T-Mobile's 5G speed is mind-bogglingly faster than Verizon

The nation's third-largest carrier gets into 5G in a big way.

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Roger Cheng (he/him/his) was the executive editor in charge of CNET News, managing everything from daily breaking news to in-depth investigative packages. Prior to this, he was on the telecommunications beat and wrote for Dow Jones Newswires and The Wall Street Journal for nearly a decade and got his start writing and laying out pages at a local paper in Southern California. He's a devoted Trojan alum and thinks sleep is the perfect -- if unattainable -- hobby for a parent.
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Roger Cheng
2 min read

T-Mobile Chief Technology Officer Neville Ray talks up the company's 5G efforts.

James Martin/CNET

T-Mobile has mocked the other carriers for making ridiculous promises and hyping up 5G, or the next generation of wireless technology.

So what does it do on Tuesday? Hype up 5G.

T-Mobile Chief Technology Officer Neville Ray laid out his vision for the carrier's move into 5G, which it's making in a big way. Working with Nokia, Ericsson and Samsung, T-Mobile was able to show off speeds of 12 gigabits per second. That's more than three times as fast as the trials Verizon conducted back in February.

Just to put these speeds into perspective, Verizon's 5G trials alone represented a connection that was several hundred times faster than today's LTE and three and a half times faster than Google's superfast Fiber internet service.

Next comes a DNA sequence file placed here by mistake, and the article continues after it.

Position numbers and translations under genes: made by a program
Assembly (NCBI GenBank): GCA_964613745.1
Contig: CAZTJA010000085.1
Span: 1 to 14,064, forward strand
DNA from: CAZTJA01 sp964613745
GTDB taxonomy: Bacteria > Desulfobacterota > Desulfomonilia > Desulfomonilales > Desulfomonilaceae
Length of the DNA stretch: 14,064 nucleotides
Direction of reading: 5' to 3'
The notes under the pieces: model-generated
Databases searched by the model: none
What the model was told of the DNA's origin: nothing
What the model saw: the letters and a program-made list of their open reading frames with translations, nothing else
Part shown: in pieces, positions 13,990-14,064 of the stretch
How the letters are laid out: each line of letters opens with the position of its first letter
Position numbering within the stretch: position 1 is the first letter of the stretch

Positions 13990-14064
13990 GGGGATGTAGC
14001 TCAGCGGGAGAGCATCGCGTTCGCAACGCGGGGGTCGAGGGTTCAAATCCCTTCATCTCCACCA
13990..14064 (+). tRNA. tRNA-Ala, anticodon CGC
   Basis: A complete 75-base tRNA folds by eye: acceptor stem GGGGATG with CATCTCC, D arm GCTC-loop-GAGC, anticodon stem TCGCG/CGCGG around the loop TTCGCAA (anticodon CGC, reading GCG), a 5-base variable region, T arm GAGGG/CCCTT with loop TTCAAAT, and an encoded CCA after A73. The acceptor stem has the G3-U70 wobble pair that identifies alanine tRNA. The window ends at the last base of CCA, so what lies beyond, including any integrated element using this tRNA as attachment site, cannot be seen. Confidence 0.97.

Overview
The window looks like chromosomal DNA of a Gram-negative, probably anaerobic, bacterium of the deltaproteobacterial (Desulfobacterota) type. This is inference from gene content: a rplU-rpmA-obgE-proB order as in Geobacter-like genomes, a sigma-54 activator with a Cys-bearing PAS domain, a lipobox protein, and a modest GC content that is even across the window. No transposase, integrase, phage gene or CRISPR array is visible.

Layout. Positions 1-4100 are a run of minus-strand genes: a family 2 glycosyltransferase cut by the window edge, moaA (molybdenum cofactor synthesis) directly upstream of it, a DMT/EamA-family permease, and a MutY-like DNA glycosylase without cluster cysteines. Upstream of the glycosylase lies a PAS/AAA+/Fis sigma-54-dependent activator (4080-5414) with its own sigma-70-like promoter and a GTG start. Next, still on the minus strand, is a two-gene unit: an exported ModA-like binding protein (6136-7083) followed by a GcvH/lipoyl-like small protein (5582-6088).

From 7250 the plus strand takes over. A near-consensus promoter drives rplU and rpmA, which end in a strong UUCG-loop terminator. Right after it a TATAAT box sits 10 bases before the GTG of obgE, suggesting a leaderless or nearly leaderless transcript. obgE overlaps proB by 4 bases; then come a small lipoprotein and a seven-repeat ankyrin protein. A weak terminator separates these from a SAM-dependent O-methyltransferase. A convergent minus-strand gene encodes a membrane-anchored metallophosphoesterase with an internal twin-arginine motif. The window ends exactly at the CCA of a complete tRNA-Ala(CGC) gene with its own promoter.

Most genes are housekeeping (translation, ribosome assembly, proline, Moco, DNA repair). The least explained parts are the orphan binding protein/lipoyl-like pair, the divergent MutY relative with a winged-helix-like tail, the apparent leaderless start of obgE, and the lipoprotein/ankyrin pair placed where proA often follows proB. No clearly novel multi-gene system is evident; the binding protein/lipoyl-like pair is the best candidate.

Those kinds of speeds are key to driving a whole new generation of applications, whether its virtual reality, self-driving cars or the ability for you to download the entire library of Seinfeld episodes in minutes. But don't hold your breath for 5G to show up anytime soon. The wireless industry hasn't come to an agreement on the underlying standards, and most experts believe the real ball will get rolling in 2018.

As a result, these speed games don't matter much to what the service will actually look like down the line. AT&T, for instance, claims it has hit 14 gigabits per second in its own lab tests.

Still, Ray said T-Mobile is already working on the transition.

"5G is something we are building now," he said, noting that the investment pouring into its LTE network will serve as the foundation.

Verizon was the first to sound the 5G horn, last year, when it jumped out with its intention to test the technology, partially as a way to influence the international wireless community. AT&T followed suit and now has two test locations. Both plan to use a 5G-like wireless ability to test out an alternative version of home broadband service.

T-Mobile, meanwhile, said it is working with the Federal Communications Commission, its majority owner Deutsche Telekom and standards bodies in its preparation for 5G.